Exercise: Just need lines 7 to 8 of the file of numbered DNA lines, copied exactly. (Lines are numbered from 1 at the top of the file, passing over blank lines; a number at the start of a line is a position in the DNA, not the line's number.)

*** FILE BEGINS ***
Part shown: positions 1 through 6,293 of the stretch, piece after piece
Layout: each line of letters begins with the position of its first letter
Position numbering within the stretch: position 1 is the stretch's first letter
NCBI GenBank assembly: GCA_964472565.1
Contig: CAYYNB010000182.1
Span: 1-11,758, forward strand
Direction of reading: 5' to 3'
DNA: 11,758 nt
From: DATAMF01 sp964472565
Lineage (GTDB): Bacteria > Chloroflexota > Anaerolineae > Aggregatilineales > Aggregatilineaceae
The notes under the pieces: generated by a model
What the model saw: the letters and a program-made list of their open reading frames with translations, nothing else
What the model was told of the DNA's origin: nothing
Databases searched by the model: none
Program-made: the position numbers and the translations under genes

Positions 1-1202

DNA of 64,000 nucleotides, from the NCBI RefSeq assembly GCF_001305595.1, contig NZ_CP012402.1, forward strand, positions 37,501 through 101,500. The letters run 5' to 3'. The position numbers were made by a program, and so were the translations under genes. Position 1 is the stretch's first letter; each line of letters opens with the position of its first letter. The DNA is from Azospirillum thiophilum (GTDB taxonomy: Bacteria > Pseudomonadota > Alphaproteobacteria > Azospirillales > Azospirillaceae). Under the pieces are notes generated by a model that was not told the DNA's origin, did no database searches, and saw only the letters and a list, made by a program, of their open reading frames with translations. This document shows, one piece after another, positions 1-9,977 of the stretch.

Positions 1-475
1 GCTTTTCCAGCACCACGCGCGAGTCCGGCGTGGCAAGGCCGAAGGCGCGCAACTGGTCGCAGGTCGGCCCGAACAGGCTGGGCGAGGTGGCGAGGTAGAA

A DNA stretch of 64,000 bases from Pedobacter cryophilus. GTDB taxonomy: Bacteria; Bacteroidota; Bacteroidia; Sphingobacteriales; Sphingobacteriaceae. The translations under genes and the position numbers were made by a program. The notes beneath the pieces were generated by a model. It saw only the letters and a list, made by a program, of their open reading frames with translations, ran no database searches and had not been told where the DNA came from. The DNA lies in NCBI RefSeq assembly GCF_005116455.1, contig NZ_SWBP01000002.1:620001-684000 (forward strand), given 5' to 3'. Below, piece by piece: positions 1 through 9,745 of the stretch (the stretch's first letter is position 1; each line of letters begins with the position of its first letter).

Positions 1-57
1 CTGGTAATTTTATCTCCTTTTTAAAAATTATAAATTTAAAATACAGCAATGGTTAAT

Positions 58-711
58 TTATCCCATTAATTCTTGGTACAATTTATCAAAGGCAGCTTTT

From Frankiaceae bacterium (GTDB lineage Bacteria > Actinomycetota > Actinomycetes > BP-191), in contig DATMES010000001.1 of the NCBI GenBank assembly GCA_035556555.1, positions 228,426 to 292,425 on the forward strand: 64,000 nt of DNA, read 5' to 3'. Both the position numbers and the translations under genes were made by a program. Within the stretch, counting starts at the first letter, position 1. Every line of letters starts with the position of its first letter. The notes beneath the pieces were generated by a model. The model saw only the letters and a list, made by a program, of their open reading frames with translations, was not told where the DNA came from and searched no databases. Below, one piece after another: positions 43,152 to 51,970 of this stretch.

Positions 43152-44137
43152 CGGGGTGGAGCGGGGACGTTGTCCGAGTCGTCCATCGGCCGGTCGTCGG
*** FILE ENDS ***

Direction of reading: 5' to 3'
DNA: 11,758 nt